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Harris touts union-friendly Medicare-for-all plan at town hall with powerful Culinary Union

Megan Messerly
Megan Messerly
Election 2020

California Sen. Kamala Harris lauded the Culinary Union’s hard-fought health insurance plan as “extraordinary” and promised that her version of Medicare-for-all wouldn’t take it away while at a town hall with the union’s members in Las Vegas on Friday night.

Harris, who has managed to thread the needle with her Medicare-for-all plan that would create a government-run health insurance system but also allow private insurers to compete within it, sought to draw a distinction between herself and more progressive presidential hopefuls who have proposed a single-payer health insurance system that would replace all existing insurance, including union plans. 

“The health coverage and the insurance you have negotiated and bargained and sacrificed to get, I will not take that away,” Harris said, to significant applause from the crowd of a couple hundred red-shirted union members. “And to put a fine point on it, so on the debate stage there are a lot of people talking about Medicare for all. Well, the difference between what they’re talking about and my policy, I’m not going to get rid of private insurance.”

Harris said that it was the Culinary Union in Nevada and its parent union UNITE HERE that helped her form her health care plan. 

Roughly 130,000 workers and their family members receive health insurance coverage under the Culinary Health Fund, a special kind of union trust fund paid into by employers for each hour worked. Employer contributions are negotiated through the collective bargaining process, and the trust is administered by a board of trustees with equal employer and union representation.

“I had you in mind because I know what you’ve given up to get that coverage,” Harris said.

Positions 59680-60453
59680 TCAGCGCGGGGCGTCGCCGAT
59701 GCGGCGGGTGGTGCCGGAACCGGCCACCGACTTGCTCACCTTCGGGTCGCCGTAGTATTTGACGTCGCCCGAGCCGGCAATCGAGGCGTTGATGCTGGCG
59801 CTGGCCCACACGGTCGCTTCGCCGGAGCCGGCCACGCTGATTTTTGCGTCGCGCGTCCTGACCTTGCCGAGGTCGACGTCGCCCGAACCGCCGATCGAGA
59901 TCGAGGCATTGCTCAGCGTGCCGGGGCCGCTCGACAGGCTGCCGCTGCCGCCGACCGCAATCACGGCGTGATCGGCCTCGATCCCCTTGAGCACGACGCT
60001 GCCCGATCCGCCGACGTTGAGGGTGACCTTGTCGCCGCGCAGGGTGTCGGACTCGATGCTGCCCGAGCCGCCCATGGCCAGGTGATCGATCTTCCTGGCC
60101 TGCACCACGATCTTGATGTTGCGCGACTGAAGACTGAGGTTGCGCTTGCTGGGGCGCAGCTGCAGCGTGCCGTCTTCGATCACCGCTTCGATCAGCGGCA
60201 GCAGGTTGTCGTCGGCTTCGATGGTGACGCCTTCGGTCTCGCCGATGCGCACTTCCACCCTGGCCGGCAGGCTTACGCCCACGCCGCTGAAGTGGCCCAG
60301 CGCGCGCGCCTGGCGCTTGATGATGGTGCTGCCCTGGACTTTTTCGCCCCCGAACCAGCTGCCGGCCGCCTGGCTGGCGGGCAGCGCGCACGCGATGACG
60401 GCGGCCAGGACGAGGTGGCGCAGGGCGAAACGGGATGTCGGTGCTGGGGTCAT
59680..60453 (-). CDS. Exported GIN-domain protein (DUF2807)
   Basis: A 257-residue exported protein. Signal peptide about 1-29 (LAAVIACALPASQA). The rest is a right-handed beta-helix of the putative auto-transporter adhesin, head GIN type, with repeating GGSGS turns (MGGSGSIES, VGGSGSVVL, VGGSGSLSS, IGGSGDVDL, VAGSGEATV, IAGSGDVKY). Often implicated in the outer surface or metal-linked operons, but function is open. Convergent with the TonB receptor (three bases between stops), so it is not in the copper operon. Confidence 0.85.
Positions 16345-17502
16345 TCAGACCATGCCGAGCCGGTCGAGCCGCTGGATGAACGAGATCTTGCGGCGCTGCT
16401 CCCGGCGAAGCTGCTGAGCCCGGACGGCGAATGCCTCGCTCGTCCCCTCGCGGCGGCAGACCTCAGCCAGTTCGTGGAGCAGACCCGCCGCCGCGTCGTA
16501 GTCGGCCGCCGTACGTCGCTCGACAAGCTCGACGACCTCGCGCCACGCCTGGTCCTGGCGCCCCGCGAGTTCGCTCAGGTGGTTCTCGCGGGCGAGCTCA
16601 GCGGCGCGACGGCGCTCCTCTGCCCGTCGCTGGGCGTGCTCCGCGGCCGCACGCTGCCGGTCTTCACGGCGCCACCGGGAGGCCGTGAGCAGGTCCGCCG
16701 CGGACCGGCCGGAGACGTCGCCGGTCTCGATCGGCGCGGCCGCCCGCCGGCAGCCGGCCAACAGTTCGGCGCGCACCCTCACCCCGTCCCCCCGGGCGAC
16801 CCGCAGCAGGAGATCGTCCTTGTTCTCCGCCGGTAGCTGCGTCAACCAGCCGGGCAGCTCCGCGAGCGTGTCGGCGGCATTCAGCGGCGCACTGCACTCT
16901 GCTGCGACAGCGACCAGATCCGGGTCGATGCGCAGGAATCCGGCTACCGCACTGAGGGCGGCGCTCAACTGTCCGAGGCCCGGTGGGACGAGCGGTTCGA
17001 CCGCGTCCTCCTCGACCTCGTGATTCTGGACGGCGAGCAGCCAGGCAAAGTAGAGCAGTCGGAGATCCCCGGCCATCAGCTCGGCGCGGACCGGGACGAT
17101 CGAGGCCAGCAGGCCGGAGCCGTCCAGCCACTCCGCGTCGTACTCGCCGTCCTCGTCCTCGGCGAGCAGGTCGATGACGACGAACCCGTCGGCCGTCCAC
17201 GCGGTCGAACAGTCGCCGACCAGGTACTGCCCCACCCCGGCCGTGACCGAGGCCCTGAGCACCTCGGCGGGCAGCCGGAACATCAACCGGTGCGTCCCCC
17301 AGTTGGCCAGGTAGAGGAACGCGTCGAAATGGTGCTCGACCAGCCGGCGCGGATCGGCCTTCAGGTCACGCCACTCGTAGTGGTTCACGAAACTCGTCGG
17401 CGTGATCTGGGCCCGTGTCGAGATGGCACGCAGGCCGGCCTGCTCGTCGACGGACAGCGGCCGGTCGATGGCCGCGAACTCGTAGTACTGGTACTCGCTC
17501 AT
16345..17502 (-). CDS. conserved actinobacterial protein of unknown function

While she stressed that her health care plan does not abolish private insurance, she also promised to rein in large insurance companies.

“Those insurance companies have been profiting off of public health for generations and they’ve been putting profit ahead of public health. That’s why you had to negotiate against them,” Harris said. “You got what you needed, but it's not like they just gave it.”

Geoconda Arguello-Kline, the union’s secretary-treasurer, highlighted the importance the union places on protecting its health care plan in her introduction of Harris, noting “the fight, the struggles, the civil disobedience, whatever we need to do to protect our health care.” 

The politically powerful union, which has a reputation for turning the tides of elections in Nevada, has not yet ruled out the possibility of endorsing a candidate who supports a single-payer health insurance system, though Arguello-Kline has stressed in previous interviews the difficulty of selling a candidate like that to her members. The union has also not yet indicated whether it plans to endorse ahead of Nevada’s Democratic caucus in February.

California Sen. Kamala Harris cheers with members of the Culinary Union during a town hall meeting in Las Vegas on Friday, Nov. 8, 2019. (Jeff Scheid/The Nevada Independent)

At the town hall, the California senator also lauded the union for its work on drug pricing transparency, pushing for diabetes and asthma drug transparency bills in Nevada’s 2017 and 2019 legislative sessions, respectively.

“This is the leadership that you provided in the Nevada Legislature around insulin prices and transparency around drug prices. Right? Because you know that even though you have insurance you have to come out of pocket for so much money to buy insulin,” Harris said. “So we still have a lot of work to do.”

Harris blamed the lack of federal action on reining in the pharmaceutical industry on the absence of a certain anatomical feature among lawmakers.